Bills Digests 2, 2006-07 - Migration Amendment (Visa Integrity) Bill 2006 - 07bd002.htm


Index

Bills Digest no. 2,  2006–07

Migration Amendment (Visa Integrity) Bill 2006

WARNING:
This Digest was prepared for debate. It reflects the legislation as introduced and does not canvass subsequent amendments. This Digest does not have any official legal status. Other sources should be consulted to determine the subsequent official status of the Bill.

CONTENTS

Passage History
Purpose
Background
Financial Implications
Main Provisions
Endnotes
Contact Officer & Copyright Details


Passage History

Migration Amendment (Visa Integrity) Bill 2006

Date introduced: 21 June 2006

House: The Senate

Portfolio: Immigration and Multicultural Affairs

Commencement: Sections 1 to 3 and Schedule 2 commence of the date of Royal Assent. Schedules 1, 3 and 4 commence on a day to be fixed by proclamation or 6 months after the date of Royal Assent, whichever comes first.

 

Purpose

When introducing the Migration Amendment (Visa Integrity) Bill 2006 (the Bill) to the Senate, Senator Eric Abetz stated:

This bill makes several minor amendments to the Migration Act 1958 which are designed to clarify current procedures, maintain the integrity of various provisions of the Act, and ensure that certain provisions in the Act operate as originally intended.(1)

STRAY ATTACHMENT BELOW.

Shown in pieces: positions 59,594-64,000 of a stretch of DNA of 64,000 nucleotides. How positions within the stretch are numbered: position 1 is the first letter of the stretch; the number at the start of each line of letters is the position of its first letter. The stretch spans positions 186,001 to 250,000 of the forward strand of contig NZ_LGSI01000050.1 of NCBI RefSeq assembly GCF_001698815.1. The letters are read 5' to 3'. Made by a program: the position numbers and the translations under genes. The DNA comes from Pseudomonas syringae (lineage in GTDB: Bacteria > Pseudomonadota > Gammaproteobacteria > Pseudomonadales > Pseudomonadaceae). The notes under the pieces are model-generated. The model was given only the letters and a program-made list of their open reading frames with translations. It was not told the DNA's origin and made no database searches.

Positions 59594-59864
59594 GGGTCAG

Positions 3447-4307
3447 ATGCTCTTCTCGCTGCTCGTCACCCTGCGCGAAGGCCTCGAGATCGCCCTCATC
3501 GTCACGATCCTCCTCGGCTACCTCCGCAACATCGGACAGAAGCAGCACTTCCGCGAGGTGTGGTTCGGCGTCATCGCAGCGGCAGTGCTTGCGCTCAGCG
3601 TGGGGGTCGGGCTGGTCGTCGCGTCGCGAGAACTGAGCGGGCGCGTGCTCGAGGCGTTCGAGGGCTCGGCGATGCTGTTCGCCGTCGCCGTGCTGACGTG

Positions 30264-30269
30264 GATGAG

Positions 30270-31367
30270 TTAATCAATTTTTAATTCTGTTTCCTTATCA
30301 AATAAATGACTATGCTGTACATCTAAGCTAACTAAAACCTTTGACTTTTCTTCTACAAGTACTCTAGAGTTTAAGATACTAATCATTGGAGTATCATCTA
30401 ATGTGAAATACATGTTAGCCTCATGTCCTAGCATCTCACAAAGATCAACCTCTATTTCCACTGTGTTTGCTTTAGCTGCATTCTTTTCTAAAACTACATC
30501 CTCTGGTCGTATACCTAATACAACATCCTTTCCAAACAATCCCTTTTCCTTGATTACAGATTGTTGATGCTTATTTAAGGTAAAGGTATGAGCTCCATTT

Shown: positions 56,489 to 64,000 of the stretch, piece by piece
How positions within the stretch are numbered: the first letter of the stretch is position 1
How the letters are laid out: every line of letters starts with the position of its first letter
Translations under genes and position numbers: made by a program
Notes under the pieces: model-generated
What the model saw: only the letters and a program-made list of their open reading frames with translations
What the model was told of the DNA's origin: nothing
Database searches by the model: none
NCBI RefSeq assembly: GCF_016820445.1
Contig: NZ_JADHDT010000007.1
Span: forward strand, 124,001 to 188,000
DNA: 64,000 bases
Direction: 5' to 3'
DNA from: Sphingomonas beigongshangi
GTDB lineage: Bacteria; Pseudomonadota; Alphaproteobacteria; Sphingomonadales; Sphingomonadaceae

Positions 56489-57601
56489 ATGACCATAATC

The Bill is intended to:

  • provide certainty in relation to the immigration clearance and immigration status of non-citizen children born in Australia

  • harmonise certain offence provisions with the Criminal Code

  •   amend section 269 to ensure that a security may be imposed for compliance with visa conditions before grant, and

  • clarify certain provisions in relation to Bridging Visas to ensure that a person who leaves and re-enters Australia on a Bridging Visa B cannot avoid the provisions of section 48; and ensure that a Bridging Visa which ceases when an event occurs will cease the moment the event occurs rather than at the end of that day.(2)

Background

Basis of policy commitment

This Bill revives some of the provisions of the Migration Legislation Amendment Bill (No. 1) 2002 (note Schedules 1, 2, 5 and 6).

The 2002 Bill was introduced to the House of Representatives on 13 March 2002. It was referred to the Senate Legal and Constitutional Legislation Committee ( SLCL Committee ) on 20 March 2002; which reported after an extension on 18 June 2002.

See further: